Designer Nicola Slaney.
Taking inspiration from the original 1923 design, featuring the 1919 Moorcroft factory tucked amongst dark trees, with smoke billowing from all three bottle ovens. Surrounding the landscape panel, Art Deco chevrons frame the factory.
When the Moorcroft factory opened in 1913, Hazeldene was the first landscape design to emerge from the bottle oven. It had been given its name by Liberty and remained in production until 1916. With the arrival of the 1919 bottle oven, landscape pieces were already few and far between until a resurgence occurred in the 1920s. New landscape designs were to be one of Moorcroft‚Äôs most characteristic developments during this period, with Moonlit Blue appearing in 1922 and Eventide a year later in 1923. In 1919 Moorcroft combined these two elements together, firstly because of his continued love of flamb√© glazes and secondly because of his new found interest in landscape designs. Soon, the 1919 bottle oven would be producing pieces of Eventide, which, by 1925, had Art Deco chevrons or scale borders added to it. Nicola‚Äôs Eventide Revisited landscape now finds the 1919 factory tucked amongst its dark trees, with smoke billowing from all three bottle ovens. Surrounding the landscape panel, Art Deco chevrons frame the factory, with a muted colour palette reminiscent of those famous vases from the 1920s.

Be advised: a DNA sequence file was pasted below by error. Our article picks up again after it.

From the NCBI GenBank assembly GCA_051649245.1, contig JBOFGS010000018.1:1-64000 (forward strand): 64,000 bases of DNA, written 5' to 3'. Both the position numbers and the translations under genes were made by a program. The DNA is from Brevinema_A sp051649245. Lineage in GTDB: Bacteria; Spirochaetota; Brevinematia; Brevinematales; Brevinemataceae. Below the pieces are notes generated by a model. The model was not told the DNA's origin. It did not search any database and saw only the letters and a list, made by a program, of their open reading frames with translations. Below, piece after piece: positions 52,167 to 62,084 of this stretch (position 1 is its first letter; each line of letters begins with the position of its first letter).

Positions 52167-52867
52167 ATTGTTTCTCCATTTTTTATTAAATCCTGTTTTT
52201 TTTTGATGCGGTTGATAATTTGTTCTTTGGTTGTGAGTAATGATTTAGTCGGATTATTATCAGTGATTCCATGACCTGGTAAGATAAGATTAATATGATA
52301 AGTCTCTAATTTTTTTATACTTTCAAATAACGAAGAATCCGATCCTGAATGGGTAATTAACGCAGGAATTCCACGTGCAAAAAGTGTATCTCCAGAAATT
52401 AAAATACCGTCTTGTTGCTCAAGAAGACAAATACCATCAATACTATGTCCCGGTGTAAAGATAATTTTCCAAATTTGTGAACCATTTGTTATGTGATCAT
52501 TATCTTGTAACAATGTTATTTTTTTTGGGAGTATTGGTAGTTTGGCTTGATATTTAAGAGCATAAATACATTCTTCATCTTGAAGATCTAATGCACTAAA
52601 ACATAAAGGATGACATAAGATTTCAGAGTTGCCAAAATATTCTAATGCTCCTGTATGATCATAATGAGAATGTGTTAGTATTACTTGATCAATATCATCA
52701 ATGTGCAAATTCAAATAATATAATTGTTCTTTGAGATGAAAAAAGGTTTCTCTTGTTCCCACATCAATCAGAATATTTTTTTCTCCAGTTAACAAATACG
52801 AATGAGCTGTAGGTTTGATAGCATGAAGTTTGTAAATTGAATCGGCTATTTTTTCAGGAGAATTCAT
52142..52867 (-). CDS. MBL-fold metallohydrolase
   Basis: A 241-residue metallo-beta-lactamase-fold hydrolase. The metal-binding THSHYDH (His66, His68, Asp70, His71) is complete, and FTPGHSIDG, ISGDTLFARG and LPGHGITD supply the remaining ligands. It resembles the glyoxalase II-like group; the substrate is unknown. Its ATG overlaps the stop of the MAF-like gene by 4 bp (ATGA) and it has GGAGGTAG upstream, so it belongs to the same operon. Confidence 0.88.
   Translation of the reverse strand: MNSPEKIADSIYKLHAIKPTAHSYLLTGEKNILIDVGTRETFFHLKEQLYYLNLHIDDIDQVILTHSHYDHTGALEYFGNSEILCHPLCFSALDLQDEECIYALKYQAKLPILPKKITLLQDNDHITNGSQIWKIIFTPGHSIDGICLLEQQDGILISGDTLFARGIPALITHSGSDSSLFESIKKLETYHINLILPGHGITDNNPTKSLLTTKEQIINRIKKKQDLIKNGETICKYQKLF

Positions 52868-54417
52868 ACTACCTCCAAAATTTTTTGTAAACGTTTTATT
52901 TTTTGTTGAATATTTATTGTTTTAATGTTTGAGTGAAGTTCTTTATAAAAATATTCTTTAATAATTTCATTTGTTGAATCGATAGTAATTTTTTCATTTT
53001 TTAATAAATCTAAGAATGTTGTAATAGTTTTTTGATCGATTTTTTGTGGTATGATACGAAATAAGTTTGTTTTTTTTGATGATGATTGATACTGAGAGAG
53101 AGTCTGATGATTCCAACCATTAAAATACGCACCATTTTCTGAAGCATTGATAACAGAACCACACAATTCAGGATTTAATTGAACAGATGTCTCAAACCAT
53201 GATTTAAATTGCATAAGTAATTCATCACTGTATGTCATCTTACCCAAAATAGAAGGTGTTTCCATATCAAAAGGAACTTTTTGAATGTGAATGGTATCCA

History in the Making. A collection of Moorcroft vases celebrating it's proud history, reflecting on the developing techniques, local area and social history since the factory gates opened in 1913 in Staffordshire
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